It gives me a considerable deal of pride to say I've lived in your city than any other in my adult life. After hopping from home to home, surfing from couch to couch, you gave me the first address I bothered to register with the Postal Service. I went three years without wondering once when I'd be forced to pick up and go. You were chief in my transition from nomad to family man -- yet, sadly, that very transformation now forces me out.
As I write this, our belongings are boxed in the dining room. Our excess has been dropped off at Savers. The walls have been scrubbed down, our Internet provider advised, the rooms measured for carpet replacement. This shelves and cupboards are bare.
The next time I groan about Monday, I will do so from foreign soil. The winds of change have blown us to Plymouth.
I want to thank you before I leave, for three years of ill-timed red lights and deep-dish pizza from Rocco's. You've got this cursed intersection, at 494 North and Lake St., at which the light would go red as I approached it every morning, without failure. Rocco's had this coupon, for a free order of pizza fries with purchase of a large two-topping, that we never once gave the delivery guy. We had to have used it 100 times. We still have it.
There isn't much in life one can depend on, but you gave me a couple.
I want to thank you for three years of growth together. I lived out some of my darkest hours here, but I had many more of the best: The mornings running down Woodlane, the afternoons in Carver Lake Park, the nights at Ronnally's -- oh, man, the nights at Ronnally's -- the Sundays at Lakes, the Wednesday's at Jack's. We'd munch away meltdowns, one waffle fry at a time, at the Tavern Grill.
Meanwhile, I watched you become the fastest-growing suburb in Minnesota. I watched Cowboy Jack's and Punch Pizza move in. I watched Total Wine fall in ass over teakettle. I watched the Best Burger Ever become Woodbury's first signature cheeseburger. I watched the Four Firkins set up shop just outside, and saw the signs for Patina. My wife loves Patina -- if you heard a loud scream from afar over the weekend, I can tell you exactly where that came from.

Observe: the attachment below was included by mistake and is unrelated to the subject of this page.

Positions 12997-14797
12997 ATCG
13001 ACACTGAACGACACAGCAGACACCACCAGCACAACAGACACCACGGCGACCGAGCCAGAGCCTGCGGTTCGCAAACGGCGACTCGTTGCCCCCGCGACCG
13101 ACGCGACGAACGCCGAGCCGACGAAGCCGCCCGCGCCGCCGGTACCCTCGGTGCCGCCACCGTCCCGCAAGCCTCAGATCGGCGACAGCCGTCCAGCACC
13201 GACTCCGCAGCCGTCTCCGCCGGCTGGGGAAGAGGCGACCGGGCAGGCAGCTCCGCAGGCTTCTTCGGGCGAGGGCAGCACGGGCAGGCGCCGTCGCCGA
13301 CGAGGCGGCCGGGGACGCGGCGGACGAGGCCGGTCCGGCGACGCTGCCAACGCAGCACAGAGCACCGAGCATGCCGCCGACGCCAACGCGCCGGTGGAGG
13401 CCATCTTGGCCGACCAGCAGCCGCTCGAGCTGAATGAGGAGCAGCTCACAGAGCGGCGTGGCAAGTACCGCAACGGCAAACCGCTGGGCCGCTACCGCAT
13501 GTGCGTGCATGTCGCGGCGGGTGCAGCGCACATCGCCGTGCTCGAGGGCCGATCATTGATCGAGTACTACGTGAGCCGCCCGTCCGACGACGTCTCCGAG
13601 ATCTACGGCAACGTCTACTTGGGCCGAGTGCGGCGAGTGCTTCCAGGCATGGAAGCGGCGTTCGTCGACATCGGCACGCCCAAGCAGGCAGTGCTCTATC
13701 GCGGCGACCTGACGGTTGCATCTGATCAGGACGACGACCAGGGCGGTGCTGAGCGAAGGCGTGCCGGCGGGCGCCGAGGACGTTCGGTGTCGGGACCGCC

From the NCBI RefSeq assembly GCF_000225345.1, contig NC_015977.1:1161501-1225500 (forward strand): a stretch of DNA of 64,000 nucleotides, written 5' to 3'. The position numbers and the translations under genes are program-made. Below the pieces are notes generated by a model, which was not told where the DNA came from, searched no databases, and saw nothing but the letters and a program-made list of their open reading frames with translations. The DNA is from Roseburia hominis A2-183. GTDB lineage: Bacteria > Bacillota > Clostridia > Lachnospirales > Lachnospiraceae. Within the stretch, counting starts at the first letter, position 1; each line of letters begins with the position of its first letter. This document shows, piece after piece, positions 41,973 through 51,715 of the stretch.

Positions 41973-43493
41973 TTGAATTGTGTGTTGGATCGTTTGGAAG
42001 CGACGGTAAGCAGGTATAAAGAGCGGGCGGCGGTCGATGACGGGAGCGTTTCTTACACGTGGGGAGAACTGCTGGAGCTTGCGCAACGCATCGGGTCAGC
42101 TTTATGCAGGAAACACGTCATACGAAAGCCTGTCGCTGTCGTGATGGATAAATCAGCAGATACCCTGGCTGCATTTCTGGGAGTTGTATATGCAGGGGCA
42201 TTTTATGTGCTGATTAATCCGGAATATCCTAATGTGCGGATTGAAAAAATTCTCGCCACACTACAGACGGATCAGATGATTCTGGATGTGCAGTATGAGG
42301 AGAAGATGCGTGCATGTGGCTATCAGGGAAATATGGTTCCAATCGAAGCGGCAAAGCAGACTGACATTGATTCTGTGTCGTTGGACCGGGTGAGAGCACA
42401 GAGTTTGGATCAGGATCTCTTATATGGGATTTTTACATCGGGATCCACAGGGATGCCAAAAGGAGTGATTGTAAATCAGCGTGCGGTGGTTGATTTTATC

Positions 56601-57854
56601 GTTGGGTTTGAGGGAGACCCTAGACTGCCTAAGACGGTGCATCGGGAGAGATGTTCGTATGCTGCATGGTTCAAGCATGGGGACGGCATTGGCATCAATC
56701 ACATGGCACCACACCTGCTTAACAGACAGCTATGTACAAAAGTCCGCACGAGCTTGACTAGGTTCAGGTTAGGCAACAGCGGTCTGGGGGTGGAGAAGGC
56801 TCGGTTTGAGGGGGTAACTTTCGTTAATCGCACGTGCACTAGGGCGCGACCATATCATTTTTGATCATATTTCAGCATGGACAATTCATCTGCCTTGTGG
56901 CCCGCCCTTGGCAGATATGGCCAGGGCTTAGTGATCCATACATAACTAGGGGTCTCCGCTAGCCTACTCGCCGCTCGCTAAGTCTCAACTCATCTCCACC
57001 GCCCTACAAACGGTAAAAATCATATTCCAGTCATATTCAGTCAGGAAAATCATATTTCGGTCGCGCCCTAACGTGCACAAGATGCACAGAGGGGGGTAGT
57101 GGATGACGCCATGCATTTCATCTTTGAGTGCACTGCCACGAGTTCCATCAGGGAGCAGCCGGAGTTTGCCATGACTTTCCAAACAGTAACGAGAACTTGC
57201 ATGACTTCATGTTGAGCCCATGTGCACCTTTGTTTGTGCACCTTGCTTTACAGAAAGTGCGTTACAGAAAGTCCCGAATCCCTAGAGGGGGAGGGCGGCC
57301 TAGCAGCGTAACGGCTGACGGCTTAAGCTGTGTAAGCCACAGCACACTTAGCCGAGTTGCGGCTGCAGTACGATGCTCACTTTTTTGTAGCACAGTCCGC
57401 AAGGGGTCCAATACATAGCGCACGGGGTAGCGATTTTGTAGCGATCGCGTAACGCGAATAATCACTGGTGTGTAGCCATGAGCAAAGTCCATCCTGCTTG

From our Lego-block townhome community, we could be anywhere in 15 minutes, do just about anything. Little Oven two-for-ones, a walk on the Mississippi, beer and bacon Sundays at American Sky, and Pitchfork tours were all within reach. If we hauled enough ass, we could reach IKEA in 20 (you'd have to ask my wife why). The only place we couldn't reach, ironically, was the alien colony into which we've been shoved.
They've a gazillion guys and gals making brews over the river, but none do it like Lift Bridge. None do it like Big Wood. Day drinking at Washington Square. Nightcaps and mac at Smalley's. I'll be back this way for sure, but there was comfort in ease of access.
Now, I'll be forced to premeditate visits and head back at a reasonable hour -- practices I despise.
I'll miss the comedy. I'll miss the borderline-pervasive city name typeface (you'll never unsee it). I'll never forget the night a woman brought a crossbow arrow into a City Council meeting and made the chamber pass it around like a show-and-tell trinket. I'll still get my fill of soccer moms stomping their Audi brakes injudiciously, but you prepared me for this.
You gave me my first home as a husband. You gave me a nice park to grill and get drunk in, and a comfortable porch to smoke my cigars on. You raised me into my thirties, helped this yokel Duluthian become a guy who can sort-of make it in the metro.
It might not home anymore, but it'll always be my pet burb and I'll always be grateful for my years in your borders. Almost everything I've become, I became here. I couldn't have chosen a better place.